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Open Access Research article

The effect of three environmental conditions on the fitness of cytochrome P450 monooxygenase-mediated permethrin resistance in Culex pipiens quinquefasciatus

Melissa C Hardstone, Brian P Lazzaro and Jeffrey G Scott*

Author Affiliations

Department of Entomology, Comstock Hall, Cornell University, Ithaca, NY, USA

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BMC Evolutionary Biology 2009, 9:42  doi:10.1186/1471-2148-9-42

Published: 19 February 2009

Abstract

Background

The evolution of insecticide resistance and persistence of resistance phenotypes are influenced by the fitness of resistance alleles in the absence of insecticide pressure. Experimental determination of fitness is difficult, but fitness can be inferred by measuring changes in allele frequencies in appropriate environments. We conducted allele competition experiments by crossing two highly related strains of Culex pipiens quinquefasciatus mosquitoes. One strain (ISOP450) was permethrin resistant (due to P450-mediated detoxification) and one was a susceptible strain. Allele and genotype frequencies were examined for 12 generations under three environmental conditions: standard laboratory, temephos exposure (an insecticide to which the P450 detoxification mechanism in ISOP450 confers no resistance and which is commonly used in mosquito control programs) and cold temperature stress (mimics the colder temperatures within the habitat of this mosquito).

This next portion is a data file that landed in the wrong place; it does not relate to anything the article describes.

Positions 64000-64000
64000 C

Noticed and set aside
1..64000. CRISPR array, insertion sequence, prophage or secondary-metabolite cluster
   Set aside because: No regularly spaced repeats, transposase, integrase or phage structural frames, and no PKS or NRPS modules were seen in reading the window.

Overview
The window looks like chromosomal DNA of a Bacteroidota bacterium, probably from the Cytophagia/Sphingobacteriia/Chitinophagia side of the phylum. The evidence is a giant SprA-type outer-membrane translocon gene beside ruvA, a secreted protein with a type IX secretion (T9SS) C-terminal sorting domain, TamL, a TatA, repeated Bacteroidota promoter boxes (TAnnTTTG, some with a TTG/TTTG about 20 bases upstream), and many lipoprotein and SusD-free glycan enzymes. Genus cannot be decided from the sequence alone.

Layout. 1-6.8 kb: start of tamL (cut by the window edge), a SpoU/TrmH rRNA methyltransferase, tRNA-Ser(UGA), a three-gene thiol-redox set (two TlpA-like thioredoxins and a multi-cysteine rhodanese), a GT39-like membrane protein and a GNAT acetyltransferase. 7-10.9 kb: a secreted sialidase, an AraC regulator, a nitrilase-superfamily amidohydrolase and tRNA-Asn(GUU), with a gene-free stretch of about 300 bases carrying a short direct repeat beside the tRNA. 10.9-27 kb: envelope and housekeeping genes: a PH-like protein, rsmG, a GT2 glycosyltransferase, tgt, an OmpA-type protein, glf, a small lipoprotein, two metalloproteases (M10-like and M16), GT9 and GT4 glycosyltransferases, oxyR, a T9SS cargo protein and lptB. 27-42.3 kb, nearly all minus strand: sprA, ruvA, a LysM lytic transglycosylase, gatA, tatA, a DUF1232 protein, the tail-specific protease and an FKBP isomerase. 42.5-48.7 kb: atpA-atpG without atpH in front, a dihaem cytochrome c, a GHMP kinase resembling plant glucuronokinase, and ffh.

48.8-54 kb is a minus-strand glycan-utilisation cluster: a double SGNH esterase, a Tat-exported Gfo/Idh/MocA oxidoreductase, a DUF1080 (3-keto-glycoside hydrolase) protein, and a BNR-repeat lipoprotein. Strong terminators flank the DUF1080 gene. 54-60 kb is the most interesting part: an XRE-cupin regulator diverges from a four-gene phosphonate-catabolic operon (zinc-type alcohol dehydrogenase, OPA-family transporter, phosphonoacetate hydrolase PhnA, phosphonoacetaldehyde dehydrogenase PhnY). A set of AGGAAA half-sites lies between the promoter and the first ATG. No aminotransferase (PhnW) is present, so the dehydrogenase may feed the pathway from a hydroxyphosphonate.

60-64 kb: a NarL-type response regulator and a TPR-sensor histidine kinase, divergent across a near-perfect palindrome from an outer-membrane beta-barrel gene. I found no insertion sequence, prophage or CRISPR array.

Results

A fitness cost was inferred for the P450 mechanism in the standard laboratory environment. A greater cost was associated with the temephos exposed environment, suggesting the temephos placed an additional stress on the P450 resistant mosquitoes. No observed cost was associated with the P450 resistance locus in the cold temperature environment, but there was a significant heterozygote advantage. In all environments the fitness of the resistant homozygotes was the lowest.

Conclusion

The cytochrome P450-mediated permethrin detoxification resistance in Cx. p. quinquefasciatus can have an associated fitness cost in the absence of permethrin, relative to a susceptible allele. The strength of the cost varies depending on the environmental conditions. P450-mediated resistance is expected to decrease over time if the permethrin application is relaxed and to decrease at an even faster rate if permethrin is replaced with temephos. Additionally, these results indicate that a P450 resistance allele can persist (especially in heterozygotes) in colder temperatures and could potentially be carried into the Culex pipiens hybrid zone.